Language plays a very important role in our everyday life. Language disorders are common in neurological practices. A stroke directly affects one’s brain and can cause neurological problems.
The consequences of neurological stroke language disorders are alexia, aphasia, alexia, acalculia, and agraphia. A large number of deaths worldwide are caused due to stroke. A severe stroke may impair a patient for life and cause communication disorders. The brain refuses to function properly after a stroke, thus accurate description and recognition become a challenging task.
Understanding the types of language disorders post-stroke
Stroke can severely damage a certain portion of your brain and hamper its proper functioning. One of the most common symptoms following a stroke is language loss. There can be different types of language loss, partial or even complete. Below are the types:
It means complete loss of language functioning. The patient’s verbal communication is impaired and it results in difficulty in understanding both written and spoken language, repetition, naming, comprehension and other abnormalities. The blood vessels of the brain are affected causing its dysfunction. One-third of patients in the acute phase undergo this condition.
A disconnection syndrome caused due to brain damage or trauma affects the patient’s reading ability. It is also known as visual aphasia, text blindness, or word blindness. It is very different from dyslexia.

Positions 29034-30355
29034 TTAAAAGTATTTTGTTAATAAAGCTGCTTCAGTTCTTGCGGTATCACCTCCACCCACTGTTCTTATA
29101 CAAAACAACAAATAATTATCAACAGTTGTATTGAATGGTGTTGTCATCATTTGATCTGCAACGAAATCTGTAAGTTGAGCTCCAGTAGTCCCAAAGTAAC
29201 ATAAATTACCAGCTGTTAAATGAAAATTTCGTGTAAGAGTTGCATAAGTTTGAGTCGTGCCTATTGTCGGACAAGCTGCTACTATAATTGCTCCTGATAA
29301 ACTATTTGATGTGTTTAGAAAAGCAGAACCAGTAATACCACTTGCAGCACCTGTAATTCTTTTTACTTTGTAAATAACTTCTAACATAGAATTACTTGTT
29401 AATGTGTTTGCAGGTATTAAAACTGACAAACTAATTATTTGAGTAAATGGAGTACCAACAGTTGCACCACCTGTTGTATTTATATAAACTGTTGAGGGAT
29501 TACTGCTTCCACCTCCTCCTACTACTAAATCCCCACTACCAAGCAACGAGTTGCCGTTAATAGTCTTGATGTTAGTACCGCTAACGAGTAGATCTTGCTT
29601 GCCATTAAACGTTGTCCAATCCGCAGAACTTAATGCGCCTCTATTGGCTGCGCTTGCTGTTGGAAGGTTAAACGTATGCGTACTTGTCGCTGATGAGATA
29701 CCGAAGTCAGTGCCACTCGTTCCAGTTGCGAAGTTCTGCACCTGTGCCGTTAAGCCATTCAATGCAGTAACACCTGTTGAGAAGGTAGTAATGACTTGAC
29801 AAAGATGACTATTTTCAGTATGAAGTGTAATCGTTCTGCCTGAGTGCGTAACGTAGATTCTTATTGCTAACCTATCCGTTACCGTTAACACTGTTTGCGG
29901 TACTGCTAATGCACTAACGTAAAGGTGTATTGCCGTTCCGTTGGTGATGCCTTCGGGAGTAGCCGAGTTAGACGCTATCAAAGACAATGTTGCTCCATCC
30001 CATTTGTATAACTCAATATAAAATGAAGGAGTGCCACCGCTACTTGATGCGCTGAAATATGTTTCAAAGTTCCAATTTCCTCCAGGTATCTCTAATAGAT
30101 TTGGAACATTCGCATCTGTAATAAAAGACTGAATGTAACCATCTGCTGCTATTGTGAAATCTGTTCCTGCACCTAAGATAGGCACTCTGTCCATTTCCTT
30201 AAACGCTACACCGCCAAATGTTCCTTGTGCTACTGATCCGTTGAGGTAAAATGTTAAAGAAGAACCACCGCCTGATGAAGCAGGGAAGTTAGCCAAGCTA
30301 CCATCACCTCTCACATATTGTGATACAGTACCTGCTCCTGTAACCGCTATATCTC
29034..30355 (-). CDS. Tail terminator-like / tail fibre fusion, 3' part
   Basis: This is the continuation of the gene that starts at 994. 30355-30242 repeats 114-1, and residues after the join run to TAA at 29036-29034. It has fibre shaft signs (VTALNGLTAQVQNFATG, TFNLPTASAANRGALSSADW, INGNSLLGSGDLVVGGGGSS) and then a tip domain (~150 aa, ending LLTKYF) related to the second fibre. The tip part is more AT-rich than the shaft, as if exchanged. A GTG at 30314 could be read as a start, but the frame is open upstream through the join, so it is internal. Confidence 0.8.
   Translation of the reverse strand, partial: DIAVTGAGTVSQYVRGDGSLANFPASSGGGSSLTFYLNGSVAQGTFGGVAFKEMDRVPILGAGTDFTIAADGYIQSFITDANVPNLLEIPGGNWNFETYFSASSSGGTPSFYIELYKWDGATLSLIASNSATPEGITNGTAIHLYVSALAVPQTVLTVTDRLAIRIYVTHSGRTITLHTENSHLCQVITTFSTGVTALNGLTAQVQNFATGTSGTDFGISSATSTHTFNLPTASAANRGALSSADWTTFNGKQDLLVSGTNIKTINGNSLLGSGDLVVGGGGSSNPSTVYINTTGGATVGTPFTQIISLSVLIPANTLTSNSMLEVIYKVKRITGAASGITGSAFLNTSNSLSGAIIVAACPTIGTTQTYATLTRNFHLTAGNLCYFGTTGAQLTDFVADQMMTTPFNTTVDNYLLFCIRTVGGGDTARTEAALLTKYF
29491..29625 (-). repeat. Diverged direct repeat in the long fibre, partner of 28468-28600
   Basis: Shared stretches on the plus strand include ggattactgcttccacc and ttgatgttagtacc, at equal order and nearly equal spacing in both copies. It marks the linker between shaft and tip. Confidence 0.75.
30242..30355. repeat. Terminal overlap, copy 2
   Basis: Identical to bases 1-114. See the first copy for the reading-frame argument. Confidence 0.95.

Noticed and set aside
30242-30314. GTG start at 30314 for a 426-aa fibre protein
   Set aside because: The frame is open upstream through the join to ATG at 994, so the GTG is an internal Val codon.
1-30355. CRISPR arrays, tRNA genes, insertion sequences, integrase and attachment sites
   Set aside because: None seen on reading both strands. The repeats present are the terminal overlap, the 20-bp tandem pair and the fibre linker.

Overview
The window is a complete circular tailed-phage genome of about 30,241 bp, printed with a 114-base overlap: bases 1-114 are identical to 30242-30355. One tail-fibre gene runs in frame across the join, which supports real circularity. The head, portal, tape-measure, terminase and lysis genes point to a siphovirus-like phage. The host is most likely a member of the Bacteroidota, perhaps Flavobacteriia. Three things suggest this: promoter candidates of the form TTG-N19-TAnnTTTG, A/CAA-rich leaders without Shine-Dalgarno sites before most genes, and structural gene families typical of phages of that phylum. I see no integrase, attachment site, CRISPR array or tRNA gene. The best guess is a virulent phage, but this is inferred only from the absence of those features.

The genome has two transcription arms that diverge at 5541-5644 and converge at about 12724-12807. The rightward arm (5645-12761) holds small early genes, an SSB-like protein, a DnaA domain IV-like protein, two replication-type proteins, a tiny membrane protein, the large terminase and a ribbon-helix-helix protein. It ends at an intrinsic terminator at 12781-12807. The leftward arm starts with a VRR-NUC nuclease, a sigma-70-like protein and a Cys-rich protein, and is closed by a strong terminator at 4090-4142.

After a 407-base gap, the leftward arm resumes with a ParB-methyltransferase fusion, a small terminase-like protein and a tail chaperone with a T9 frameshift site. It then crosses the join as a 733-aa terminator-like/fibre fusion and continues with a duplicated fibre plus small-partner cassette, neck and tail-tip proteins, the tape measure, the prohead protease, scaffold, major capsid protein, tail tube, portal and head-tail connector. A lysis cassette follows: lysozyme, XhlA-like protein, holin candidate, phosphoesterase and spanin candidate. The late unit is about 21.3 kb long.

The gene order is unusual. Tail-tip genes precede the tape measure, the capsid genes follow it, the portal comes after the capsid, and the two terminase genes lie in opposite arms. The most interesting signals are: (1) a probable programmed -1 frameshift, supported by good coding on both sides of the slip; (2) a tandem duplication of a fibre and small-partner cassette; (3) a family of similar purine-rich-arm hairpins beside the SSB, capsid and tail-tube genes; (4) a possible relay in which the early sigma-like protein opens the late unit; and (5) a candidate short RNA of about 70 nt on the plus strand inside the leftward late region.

It is the inability to write unlike in the past. The motor control that allows you to write is disrupted and the patient writes wrong spellings or imaginary words and confuses the meanings.
This is also an acquired syndrome in case of which the patient cannot perform any mathematical calculations. Simple addition, subtraction, numbers and columns are a difficult task and go beyond understanding.
The process of recovery is difficult, slow and does not guarantee results. The severity of language impairment needs to be considered before going for therapy. Rehabilitation is necessary to avoid any depression or frustration in the patient.
Communication is essential. If a patient is suffering from aphasia, begin with simple words like ‘yes’ or ‘no’, hand gestures and nodding to address the basic needs.
Be patient and try to connect with the person emotionally.
Return to the daily routine. The homely environment can be beneficial and make sure you have an everyday list of words to learn or write.
The patient must be active and repeat words until you have the perfect pronunciation.
Keep a notepad handy. For patients who cannot talk and has difficulty in talking can write and express their feelings.
It is very important to stay stimulated. Motivation from friends and family relieves anxiety and can help the patient recover quickly. No two affected person goes through the same process, that’s why understand and approach accordingly.
Early therapy is effective and patients may respond very well in groups and a safe environment. Visit the doctor at regular intervals to test your improvements, reflexes and language skills. Post-stroke, the patient’s well-being should be a priority.